Your right to bear AI could soon be infringed upon


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The only way to combat the malicious use of artificial intelligence (AI) may be to continuously develop more powerful AI and put it in government hands.

That seems to be the conclusion a team of researchers came to in a recently published paper entitled “Computing power then governance of artificial intelligence.”

Scientists from OpenAI, Cambridge, Oxford, and a dozen other universities and institutes conducted the research as a means of investigating the current and potential future challenges involved with governing the use and development of AI.


The paper’s main argument revolves around the idea that, ostensibly, the only way to control who has access to the most powerful AI systems in the future is to control access to the hardware necessary to train and run models.

As the researchers put it:

“More precisely, policymakers could use compute to facilitate regulatory visibility of AI, allocate resources to promote beneficial outcomes, and enforce restrictions against irresponsible or malicious AI development and usage.”

In this context, “compute” refers to the foundational hardware required to develop AI such as GPUs and CPUs.

Essentially, the researchers are suggesting that the best way to prevent people from using AI to cause harm would be to cut them off at the source. This suggests that governments would need to develop systems by which to monitor the development, sale, and operation of any hardware that would be considered necessary to the development of advanced AI.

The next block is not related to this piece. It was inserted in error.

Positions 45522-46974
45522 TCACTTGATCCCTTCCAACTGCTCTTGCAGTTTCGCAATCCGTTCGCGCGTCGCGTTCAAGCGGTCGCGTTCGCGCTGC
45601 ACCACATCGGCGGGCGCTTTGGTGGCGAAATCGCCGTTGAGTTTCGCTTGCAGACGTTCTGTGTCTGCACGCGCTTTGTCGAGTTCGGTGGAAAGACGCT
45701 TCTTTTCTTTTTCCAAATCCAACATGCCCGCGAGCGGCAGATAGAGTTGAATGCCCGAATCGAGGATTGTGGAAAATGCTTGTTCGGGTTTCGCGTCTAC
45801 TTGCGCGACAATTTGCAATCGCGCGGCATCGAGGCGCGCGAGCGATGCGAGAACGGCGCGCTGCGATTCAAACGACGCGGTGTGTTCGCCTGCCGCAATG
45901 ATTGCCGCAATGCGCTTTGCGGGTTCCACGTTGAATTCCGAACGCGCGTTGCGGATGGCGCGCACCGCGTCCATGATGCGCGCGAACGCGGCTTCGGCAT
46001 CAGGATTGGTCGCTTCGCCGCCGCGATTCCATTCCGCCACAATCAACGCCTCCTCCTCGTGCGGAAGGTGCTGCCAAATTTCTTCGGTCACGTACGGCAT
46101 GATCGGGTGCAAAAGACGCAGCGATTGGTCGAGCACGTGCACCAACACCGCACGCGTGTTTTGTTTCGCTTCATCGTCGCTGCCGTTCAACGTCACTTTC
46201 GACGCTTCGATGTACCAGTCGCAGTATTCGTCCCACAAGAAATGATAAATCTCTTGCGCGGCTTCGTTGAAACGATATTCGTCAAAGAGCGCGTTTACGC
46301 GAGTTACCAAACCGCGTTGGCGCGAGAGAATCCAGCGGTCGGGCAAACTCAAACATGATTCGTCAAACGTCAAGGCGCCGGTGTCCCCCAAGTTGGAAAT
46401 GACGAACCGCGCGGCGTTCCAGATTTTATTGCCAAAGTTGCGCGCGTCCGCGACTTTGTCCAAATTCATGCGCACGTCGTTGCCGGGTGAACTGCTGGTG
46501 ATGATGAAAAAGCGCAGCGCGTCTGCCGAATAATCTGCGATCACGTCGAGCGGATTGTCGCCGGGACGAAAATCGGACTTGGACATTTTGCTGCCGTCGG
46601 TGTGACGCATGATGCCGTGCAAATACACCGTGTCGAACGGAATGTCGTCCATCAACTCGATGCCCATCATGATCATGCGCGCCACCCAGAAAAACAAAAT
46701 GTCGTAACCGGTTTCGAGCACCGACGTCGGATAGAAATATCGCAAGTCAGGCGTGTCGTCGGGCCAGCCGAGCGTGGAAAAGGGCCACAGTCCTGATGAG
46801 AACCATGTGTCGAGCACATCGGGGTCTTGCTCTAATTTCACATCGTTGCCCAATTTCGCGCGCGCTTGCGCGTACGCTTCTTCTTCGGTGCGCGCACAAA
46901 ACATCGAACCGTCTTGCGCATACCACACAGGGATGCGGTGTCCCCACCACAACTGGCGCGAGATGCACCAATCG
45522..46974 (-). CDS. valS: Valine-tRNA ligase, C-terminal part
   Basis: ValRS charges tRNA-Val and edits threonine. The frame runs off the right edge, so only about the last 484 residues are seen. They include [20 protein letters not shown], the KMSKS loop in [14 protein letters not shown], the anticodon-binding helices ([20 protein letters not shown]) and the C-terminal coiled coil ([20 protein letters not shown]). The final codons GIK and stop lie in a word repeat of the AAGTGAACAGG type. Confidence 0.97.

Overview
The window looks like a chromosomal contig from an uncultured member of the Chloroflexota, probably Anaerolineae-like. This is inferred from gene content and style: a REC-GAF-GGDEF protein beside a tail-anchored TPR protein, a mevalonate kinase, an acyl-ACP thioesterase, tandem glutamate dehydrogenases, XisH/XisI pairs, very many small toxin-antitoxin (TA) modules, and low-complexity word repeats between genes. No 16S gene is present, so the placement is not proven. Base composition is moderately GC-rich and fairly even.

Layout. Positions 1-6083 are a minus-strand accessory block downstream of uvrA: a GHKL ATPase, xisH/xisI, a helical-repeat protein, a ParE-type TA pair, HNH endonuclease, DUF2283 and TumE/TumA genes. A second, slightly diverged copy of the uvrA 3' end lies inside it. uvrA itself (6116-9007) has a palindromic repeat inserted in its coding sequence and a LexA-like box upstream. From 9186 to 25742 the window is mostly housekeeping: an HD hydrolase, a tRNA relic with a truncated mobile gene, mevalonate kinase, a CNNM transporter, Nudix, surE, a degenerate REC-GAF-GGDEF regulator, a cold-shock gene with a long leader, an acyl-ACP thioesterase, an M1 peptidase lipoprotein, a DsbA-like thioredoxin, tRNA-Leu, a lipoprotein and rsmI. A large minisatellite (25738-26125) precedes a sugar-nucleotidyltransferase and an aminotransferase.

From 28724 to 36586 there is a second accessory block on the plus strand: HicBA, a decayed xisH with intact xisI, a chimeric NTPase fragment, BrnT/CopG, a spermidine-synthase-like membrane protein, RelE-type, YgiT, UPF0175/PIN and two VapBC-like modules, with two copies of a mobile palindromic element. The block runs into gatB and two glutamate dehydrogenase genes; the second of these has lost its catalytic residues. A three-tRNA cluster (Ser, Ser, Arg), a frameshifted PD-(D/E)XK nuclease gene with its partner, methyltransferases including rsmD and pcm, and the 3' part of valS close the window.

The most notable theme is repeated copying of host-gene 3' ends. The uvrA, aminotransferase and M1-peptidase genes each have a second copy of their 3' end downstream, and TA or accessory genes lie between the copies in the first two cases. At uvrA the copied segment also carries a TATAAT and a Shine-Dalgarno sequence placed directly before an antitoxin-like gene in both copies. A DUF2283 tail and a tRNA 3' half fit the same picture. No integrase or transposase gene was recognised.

Artificial intelligence governance

In some ways, governments around the world are already exercising “compute governance.” The U.S., for example, restricts the sale of certain GPU models typically used to train AI systems to countries such as China.

Related: US officials extend export curbs on Nvidia AI chip to ‘some Middle Eastern countries’

But, according to the research, truly limiting the ability for malicious actors to do harm with AI will require manufacturers to build “kill switches” into hardware. This could give governments the ability to conduct “remote enforcement” efforts such as shutting down illegal AI training centers.

However, as the researchers note, “naïve or poorly scoped approaches to compute governance carry significant risks in areas like privacy, economic impacts, and centralization of power.”

Monitoring hardware use in the U.S., for example, could fall afoul of the White House’s recent guidance on developing a “blueprint for an AI bill of rights” that says citizens have a right to protect their data.

Kill switches could be DOA

On top of those concerns, the researchers also point out that recent advances in “communications-efficient” training could lead to the use of decentralized compute to train, build, and run models.

This could make it increasingly difficult for governments to locate, monitor, and shut down hardware associated with illegal training efforts.

According to the researchers, this could leave governments with no choice but to take an arms race stance against the illicit use of AI. “Society will have to use more powerful, governable compute timely and wisely to develop defenses against emerging risks posed by ungovernable compute.”